Shane Meadows: Shane's world a tough, uncompromising, rather unattractive environment, close to Uttoxeter. On his home turf, our most intriguing film director talks about his grubby habits

By Jonathan Romney

03 October 2004

While some film-makers eagerly seize on the whole planet as their empire, others make a universe from a few squares on the map. British director Shane Meadows is gradually extending his cinematic patch: it now covers a swathe of the Midlands, from Uttoxeter to Matlock. But at the start, Shane's domain - sketched out in one mini-feature and scores of shorts - ran to one street corner in Sneinton, a district of Nottingham.

Not much has changed on that corner, says Meadows, revisiting it eight years after shooting his hour-long, career-making Small Time in Jubilee Street. "There's number 17," he says, surveying his old front door, "and the house next door, we shot the front room scenes there. The woman who played my wife lived here, and the guy who played Malc and his missus, they lived in that end house. There's the gate where we were nicking the food out of, and there's the pet food shop." If you've seen Small Time, you'll know that shop as the scene of the most ludicrous heist in the annals of screen crime, based, like much in Meadows' films, on a true incident. He and an accomplice ended up, he says, with a shopping trolley full of pilfered "Crappy Chappie". "It was the summer I honed my thieving skills," Meadows remembers fondly.

As the saying goes, there are eight million stories in the naked city; and four million of them seem to belong to this ebullient raconteur. Some are brutal, some farcical, many are given a self-deprecating spin: there was the time he was charged with stealing a breast pump, a raspberry smoothie and a chicken tikka sandwich. Meadows's 1999 feature A Room for Romeo Brass was inspired by a rift between him and his neighbour Paul Fraser at the age of 11; having just watched Clint Eastwood's The Outlaw Josey Wales, Meadows took a pop at Fraser with an airgun. The friends eventually made up and, years later, wrote the film together.

As well as his four features and one mini-feature, Meadows estimates he has made some 70 shorts to date, plus several he never got round to editing: "It won't be long before I hit my century." He started out by turning a borrowed camera on himself, playing all the roles. Then he roped in friends and family. Eventually, he made a full-length feature starring Bob Hoskins, TwentyFourSeven, which won the critics' prize at Venice in 1997. You could say Meadows has never looked back - but that's not strictly true, since he constantly delves into his background to make boisterous, jovial, sometimes poignant films that only tenuously resemble anything else in the cinema of British working-class realism.

Shaven-scalped, barrel-shaped and cheerfully garrulous, Meadows prefers to make films the way he talks, off the top of his head. He had an unhappy encounter with mainstream practice when he made his third feature, Once Upon a Time in the Midlands (2002), and faced a bigger budget than he was used to, pressure to please the audience, and a famous-faces cast (Robert Carlyle, Kathy Burke, Ricky Tomlinson et al) who collectively failed to exudu the charisma Meadows habitually squeezes out of non-professionals.

Now Meadows has gone back to basics for Dead Man's Shoes, a gritty, even grubby, vendetta thriller made for under £1m, and off-the-cuff from the start. "What we delivered as a shooting script was about 40 pages, and the last line was, 'We haven't written an ending 'cause we can't think of one, and it'll probably change anyway.' " Dead Man's Shoes is about Richard, an ex-soldier exacting revenge on the gang who terrorised his young brother. It's a brutal, chilling film with elements of Deliverance and Halloween, which Meadows and his star and co-writer Paddy Considine watched when preparing the film; there are even echoes of Michael Winner's enduringly disreputable Death Wish, which Meadows admires for "that principle of lo-fi weaponry, like when he puts a roll of coins in a sock - that's very believable".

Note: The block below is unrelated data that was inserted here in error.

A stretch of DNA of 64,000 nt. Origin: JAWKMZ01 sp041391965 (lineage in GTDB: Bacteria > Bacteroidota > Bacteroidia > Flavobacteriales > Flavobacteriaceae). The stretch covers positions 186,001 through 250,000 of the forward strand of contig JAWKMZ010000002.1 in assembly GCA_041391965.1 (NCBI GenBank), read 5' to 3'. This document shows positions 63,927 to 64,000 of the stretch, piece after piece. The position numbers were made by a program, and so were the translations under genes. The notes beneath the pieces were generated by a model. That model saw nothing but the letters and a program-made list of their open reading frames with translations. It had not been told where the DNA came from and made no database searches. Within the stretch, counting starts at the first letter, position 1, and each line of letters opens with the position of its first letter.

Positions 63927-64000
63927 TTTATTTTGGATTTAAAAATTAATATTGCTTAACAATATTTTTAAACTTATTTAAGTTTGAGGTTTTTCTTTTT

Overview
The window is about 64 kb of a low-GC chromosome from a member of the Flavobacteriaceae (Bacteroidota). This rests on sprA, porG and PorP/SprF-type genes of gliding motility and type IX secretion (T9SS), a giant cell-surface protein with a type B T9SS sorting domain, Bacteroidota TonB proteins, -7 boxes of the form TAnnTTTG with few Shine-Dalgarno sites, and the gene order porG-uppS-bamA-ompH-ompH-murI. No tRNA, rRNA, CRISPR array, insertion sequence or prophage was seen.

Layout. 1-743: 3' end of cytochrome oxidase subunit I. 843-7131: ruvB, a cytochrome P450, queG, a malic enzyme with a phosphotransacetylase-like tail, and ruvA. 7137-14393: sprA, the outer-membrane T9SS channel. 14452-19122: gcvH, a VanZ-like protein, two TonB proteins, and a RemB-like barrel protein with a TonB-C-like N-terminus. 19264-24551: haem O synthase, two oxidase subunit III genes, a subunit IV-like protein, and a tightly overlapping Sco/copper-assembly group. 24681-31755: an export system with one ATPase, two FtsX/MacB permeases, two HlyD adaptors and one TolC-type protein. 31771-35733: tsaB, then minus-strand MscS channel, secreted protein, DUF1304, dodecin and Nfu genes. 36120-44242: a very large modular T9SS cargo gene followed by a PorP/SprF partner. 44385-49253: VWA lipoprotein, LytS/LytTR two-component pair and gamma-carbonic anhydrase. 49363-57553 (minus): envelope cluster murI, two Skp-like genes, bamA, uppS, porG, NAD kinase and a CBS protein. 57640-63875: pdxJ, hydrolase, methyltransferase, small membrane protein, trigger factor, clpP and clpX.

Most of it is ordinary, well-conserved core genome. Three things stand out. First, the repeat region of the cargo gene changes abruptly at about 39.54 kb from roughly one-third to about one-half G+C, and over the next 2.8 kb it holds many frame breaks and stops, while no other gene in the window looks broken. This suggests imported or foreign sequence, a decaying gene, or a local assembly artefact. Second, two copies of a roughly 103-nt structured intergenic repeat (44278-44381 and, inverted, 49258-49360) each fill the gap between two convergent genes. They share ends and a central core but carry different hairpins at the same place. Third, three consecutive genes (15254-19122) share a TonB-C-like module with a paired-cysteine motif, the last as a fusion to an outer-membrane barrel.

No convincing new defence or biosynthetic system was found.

Black as it is, Dead Man's Shoes displays Meadows's distinctive touch for farce, and his unfailing radar for British shoddiness: its hoodlums cruise around squeezed into a decrepit 2CV and relax with Pot Noodles (affording a unique product placement opportunity). But the humour doesn't detract from the grimness, which draws on Meadows's own teenage years in Uttoxeter. "Because it was such a small place, I didn't hang around with just 15-year-old kids. I'd be round a flat and there'd be a guy in his late forties, early fifties, you'd have right from 50 down to 11 sitting around smoking drugs. What a mental mix. You've got some twisted guys whacking on filthy pornos. The things you're exposed to."

Meadows is particularly proud of the sequence where an acid trip goes horribly wrong. "The last time I saw an acid scene that worked was in Easy Rider. One of my first experiences with acid was when someone squirted washing-up liquid into my eyes so I was blind for two hours with people kicking me and tipping stuff on me. It was like The Krypton Factor." The only reason he didn't get worse treatment, he says, was because his father Arty, a long-distance lorry driver and former boxer, was known as a hard man. Meadows wryly named his film company after him: Big Arty Productions.

"The sad thing about going back to Uttoxeter now," Meadows says, "is that a lot of my own relatives and people I know have died on drugs. Dead Man's Shoes came out of going back and seeing people who were so full of life, they were sparky people, and to see them sat on a park bench is tragic."